Vermont’s Progressives are very fond of minimum wage laws, but as with many economic initiatives that yield unintended consequences, government control of wages is not as simple as “let’s help the little guy.”
Federal mandating of higher hourly pay rates places the burden of fighting poverty on the employers of the low-wage workers and the customers of low-wage businesses. It deprives the most vulnerable, least-skilled and least-experienced workers of an opportunity to earn their way into better paying career jobs.
The New Hampshire Senate has rebuffed a Democratic-led proposal to raise the state’s minimum wage in a vote that went along party lines.
First, the Democrats’ $15 federal hourly minimum wage mandate was ruled out by the Senate’s parliamentarian because it didn’t conform to the rules of the Senate for passing reconciliation bills with a 50-vote threshold. So, Democrats pivoted to a new, even worse plan.
Vermont Sen. Bernie Sanders said the $1.9 trillion American Rescue Plan, which the House will soon vote on, must remove tax deductions from major corporations that don’t pay a minimum of $15 an hour. Further, Sanders said the bill should include provisions that incentivize small businesses to raise their wages.
“If your goal is to shut down independently owned mom and pop shops on Main Street and grow the market share of big-box megastores then I can think of nothing better than passing a federal $15 minimum wage today, because it will devastate small businesses,” NIFB’s Jeff Brabant said.
Bernie Sanders has made it this year’s great cause to increase the federal minimum wage to $15. But regulatory law expert Mario Loyola writes that “Americans don’t fully understand the many ways it hurts the very people it’s supposed to help.”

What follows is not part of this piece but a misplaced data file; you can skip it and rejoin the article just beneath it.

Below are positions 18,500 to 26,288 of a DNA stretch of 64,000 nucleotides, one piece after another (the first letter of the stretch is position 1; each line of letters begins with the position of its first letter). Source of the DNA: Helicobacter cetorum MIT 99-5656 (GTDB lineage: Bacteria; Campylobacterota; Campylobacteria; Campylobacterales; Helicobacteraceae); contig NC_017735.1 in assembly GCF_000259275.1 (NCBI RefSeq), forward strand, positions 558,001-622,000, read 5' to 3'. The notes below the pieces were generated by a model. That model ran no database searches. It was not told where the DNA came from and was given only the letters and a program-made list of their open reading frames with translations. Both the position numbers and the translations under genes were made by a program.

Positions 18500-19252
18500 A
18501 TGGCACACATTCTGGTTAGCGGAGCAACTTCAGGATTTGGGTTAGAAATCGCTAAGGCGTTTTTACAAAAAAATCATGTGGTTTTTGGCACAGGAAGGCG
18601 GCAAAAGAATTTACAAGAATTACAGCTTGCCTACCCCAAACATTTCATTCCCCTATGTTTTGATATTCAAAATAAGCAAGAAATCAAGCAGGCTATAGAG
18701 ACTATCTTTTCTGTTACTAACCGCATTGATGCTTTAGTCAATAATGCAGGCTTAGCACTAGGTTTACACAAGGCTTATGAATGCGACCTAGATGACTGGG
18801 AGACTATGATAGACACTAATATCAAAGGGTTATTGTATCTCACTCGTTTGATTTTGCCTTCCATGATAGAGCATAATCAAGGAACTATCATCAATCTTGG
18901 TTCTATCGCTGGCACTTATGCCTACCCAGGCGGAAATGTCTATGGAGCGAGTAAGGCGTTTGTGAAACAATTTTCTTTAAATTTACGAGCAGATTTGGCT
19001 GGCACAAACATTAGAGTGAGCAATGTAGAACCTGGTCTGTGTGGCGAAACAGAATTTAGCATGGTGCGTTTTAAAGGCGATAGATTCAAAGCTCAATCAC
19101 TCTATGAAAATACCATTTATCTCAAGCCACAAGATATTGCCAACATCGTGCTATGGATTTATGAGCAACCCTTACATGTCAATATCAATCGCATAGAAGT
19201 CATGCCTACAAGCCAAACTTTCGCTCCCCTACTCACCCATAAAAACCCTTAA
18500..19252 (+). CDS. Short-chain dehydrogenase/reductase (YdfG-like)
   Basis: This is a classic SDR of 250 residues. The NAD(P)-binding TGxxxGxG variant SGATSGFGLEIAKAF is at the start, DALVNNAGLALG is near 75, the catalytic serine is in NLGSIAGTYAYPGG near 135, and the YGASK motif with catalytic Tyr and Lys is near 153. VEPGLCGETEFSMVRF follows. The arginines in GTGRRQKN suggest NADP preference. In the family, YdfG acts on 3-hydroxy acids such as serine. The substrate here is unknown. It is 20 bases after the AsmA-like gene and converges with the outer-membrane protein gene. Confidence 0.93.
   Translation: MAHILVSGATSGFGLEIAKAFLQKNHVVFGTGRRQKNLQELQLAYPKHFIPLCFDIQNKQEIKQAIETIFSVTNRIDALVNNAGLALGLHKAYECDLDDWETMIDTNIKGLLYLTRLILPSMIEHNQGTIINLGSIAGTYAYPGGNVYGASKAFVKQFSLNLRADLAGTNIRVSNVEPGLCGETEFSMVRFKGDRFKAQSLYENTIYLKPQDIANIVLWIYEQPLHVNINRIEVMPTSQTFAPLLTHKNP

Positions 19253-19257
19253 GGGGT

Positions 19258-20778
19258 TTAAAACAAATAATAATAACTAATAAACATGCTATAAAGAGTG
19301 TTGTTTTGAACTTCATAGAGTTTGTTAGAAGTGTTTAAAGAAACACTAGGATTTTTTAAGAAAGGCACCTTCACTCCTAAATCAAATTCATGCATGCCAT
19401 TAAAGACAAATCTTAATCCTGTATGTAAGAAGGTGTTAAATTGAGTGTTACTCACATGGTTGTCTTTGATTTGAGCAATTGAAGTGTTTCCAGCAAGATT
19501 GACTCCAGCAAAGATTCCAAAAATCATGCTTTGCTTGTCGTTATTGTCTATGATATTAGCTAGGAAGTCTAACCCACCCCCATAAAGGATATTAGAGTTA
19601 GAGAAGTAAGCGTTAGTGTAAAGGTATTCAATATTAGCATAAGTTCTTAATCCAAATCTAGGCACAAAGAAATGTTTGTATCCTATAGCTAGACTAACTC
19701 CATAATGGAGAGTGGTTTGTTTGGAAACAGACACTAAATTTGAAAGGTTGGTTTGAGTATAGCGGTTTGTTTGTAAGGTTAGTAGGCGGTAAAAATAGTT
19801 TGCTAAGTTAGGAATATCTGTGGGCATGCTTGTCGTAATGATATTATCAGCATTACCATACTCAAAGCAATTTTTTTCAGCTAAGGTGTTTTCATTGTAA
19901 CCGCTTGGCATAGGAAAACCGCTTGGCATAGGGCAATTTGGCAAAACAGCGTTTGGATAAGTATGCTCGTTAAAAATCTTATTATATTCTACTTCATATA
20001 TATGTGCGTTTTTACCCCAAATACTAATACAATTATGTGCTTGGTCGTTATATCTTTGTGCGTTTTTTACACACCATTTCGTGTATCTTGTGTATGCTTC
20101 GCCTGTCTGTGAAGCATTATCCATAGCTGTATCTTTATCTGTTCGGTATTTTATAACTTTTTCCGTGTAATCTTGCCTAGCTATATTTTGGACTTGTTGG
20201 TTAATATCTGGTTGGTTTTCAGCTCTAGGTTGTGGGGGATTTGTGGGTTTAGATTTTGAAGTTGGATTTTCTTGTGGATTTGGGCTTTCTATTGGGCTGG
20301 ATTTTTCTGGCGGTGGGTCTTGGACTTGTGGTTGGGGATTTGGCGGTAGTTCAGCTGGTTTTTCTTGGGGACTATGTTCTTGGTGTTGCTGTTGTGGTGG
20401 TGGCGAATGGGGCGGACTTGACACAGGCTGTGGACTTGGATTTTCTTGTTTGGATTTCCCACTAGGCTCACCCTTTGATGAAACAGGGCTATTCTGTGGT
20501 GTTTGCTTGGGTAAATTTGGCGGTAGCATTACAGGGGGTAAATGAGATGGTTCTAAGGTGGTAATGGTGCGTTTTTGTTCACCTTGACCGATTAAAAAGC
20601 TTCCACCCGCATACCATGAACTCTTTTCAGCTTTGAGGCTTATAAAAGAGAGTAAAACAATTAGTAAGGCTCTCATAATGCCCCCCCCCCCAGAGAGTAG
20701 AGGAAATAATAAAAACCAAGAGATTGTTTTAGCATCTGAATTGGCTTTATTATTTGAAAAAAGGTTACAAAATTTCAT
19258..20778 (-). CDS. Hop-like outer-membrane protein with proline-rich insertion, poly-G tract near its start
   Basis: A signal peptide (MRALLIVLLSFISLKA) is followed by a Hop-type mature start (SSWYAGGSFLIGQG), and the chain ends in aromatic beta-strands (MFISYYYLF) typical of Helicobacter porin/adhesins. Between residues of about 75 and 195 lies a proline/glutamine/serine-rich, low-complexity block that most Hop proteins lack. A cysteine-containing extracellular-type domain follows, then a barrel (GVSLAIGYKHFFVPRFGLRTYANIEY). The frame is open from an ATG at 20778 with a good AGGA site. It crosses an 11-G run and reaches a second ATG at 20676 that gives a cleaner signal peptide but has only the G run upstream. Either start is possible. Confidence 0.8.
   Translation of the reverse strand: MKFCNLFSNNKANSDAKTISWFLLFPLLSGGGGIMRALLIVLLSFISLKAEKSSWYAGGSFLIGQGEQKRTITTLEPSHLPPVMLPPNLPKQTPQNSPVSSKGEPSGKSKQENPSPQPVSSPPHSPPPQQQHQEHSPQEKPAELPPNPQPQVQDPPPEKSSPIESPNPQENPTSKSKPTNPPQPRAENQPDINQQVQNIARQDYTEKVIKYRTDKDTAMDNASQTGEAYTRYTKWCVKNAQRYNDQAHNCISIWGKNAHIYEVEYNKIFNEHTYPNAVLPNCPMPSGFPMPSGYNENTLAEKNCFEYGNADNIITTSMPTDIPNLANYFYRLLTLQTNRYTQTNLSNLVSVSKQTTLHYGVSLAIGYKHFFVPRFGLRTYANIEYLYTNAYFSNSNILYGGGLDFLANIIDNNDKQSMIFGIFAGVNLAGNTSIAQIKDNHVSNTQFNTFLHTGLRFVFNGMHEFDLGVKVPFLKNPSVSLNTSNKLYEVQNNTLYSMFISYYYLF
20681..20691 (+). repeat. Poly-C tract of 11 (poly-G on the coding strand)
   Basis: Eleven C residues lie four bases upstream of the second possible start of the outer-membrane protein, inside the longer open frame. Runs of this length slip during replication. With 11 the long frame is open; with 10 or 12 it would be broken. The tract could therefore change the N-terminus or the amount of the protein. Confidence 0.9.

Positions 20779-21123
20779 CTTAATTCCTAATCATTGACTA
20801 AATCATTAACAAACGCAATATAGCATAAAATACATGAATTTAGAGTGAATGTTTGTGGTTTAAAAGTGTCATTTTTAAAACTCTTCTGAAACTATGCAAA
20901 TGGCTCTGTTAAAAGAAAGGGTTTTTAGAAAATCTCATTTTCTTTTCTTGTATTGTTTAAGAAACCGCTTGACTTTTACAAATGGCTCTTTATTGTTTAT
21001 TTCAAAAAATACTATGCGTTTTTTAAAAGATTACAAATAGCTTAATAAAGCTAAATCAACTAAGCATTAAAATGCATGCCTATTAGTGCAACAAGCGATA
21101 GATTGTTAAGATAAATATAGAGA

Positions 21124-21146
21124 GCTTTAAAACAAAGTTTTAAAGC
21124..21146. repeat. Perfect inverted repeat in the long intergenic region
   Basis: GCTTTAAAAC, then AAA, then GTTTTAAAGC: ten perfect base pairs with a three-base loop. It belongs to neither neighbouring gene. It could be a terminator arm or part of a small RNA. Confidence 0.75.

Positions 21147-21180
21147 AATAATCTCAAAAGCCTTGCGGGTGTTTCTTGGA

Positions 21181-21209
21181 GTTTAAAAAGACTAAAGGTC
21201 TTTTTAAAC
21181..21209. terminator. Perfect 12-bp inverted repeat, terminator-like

With the ball in hand and blockers out front, President Joe Biden and Vermont Sen. Bernie Sanders, whose progressive brand of politics pushes into democratic socialism, lurched last week into the idea of raising the federal minimum wage to $15.
A $15 minimum wage would result in 1.4 million jobs lost and disproportionately hurt younger workers and those with less education, a new Congressional Budget Office report says.
The future of many Vermont small businesses is at risk due to a perfect storm of economic, regulatory and pandemic-related threats. Small business leaders are recommending several steps to support jobs and economic recovery.
Democratic lawmakers and advocates for the working poor want to raise New Hampshire’s minimum wage, but the move faces pushback from business groups who say it will cost jobs and hurt the state’s economy.
Large corporations have endorsed and lobbied for a $15 federal minimum wage in recent years, but while they can afford such a policy, small businesses would be harmed, studies have shown.